Dan Goehl, DVM, Canton Veterinary Clinic, Missouri: We’ll see consolidation in veterinary medicine the same in general agriculture. It has also become increasingly difficult to keep up with knowledge needed for the modern producer unless a significant amount of time is spent on that role in practice. For more than 20 years we’ve discussed practitioners becoming information providers and not just technicians, but at times it is difficult to get past that barrier. Communication obviously continues to evolve. We are more readily available to our clients and they have multiple information sources at their fingertips. It will be a challenge maintain a way to structure fees for services provided remotely.
Gerald Stokka, DVM, MS, North Dakota State University: Veterinary clinics will become multifaceted and offer nutrition, accounting, data entry, submission and interpretation, herd work labor with portable facilities, ultrasound, AI crew, embryo and IVF services, SOP’s for calving, proper vaccination and protocols, proper implant use, BQA certification, antibiotic use and protocols.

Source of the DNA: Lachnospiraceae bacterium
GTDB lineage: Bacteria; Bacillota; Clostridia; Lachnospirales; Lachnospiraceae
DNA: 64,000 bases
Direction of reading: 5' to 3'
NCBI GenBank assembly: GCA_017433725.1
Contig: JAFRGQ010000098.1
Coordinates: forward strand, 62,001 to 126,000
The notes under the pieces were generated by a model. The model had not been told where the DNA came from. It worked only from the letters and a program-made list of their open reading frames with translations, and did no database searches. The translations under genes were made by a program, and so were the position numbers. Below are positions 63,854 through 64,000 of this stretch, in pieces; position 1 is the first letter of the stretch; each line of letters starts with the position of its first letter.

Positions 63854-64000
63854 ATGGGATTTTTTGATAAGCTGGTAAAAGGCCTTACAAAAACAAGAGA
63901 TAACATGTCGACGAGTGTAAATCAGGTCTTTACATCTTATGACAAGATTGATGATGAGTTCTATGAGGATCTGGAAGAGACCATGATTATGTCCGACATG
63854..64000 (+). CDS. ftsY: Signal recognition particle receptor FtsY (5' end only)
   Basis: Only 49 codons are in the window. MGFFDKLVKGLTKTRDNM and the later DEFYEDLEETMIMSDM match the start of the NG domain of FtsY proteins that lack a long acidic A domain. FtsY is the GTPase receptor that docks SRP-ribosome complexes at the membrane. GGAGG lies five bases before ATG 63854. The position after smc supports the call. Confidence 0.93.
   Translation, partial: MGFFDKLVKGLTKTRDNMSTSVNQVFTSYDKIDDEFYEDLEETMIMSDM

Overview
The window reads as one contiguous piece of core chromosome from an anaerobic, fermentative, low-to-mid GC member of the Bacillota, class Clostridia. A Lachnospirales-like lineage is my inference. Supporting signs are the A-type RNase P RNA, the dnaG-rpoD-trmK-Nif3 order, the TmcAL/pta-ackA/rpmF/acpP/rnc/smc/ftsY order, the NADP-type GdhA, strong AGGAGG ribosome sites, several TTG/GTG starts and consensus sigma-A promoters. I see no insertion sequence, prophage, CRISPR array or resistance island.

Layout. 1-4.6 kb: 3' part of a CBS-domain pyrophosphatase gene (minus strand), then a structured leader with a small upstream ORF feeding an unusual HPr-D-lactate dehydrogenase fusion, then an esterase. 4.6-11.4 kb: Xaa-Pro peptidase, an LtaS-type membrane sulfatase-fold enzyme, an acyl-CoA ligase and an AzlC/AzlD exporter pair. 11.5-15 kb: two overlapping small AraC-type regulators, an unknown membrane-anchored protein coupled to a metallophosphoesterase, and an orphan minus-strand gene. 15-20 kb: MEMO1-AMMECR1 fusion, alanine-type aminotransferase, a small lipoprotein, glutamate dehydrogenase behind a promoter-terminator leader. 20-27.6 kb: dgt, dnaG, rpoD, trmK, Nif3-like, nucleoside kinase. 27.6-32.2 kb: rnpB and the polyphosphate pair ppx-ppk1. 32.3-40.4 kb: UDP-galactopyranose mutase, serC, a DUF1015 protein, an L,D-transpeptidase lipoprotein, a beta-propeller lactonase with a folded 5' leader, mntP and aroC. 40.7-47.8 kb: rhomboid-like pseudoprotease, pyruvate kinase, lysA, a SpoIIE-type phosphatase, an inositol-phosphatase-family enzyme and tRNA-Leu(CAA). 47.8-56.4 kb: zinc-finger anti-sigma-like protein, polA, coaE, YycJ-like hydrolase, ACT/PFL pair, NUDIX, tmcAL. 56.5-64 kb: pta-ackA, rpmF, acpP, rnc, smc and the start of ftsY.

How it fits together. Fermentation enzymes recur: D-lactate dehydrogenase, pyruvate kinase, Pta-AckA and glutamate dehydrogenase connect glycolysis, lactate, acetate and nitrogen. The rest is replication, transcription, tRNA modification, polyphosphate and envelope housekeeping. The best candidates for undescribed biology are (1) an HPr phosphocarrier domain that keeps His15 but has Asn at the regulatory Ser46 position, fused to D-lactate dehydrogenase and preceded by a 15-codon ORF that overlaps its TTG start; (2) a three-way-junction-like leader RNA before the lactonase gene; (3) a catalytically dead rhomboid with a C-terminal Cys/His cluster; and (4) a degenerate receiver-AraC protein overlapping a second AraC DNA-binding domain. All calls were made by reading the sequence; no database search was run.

Anonymous: More veterinarians will get involved in nutrition. Nutrition and disease are intimately related and the veterinarian has the ability to relate these issues to each other if they have pursued CE in nutrition.
Calvin Booker, DVM, M.Vet.Sc: Feedlot Health Management Services, Alberta: The bovine industries will take on a bimodal distribution of producers. One end will consist of larger-scale consolidated producers and the other end will consist of smaller-scale specialized producers. Bovine veterinarians will evolve their services to meet the needs of both types of producers. Licensed veterinarians will spend less time doing “veterinary” procedures and more time providing meaningful oversight and training of farm personnel performing “veterinary” tasks and procedures. On-site and virtual integrated oversight of commercial bovine production units by trained veterinary and production professionals 365 days of the year will become the “norm”.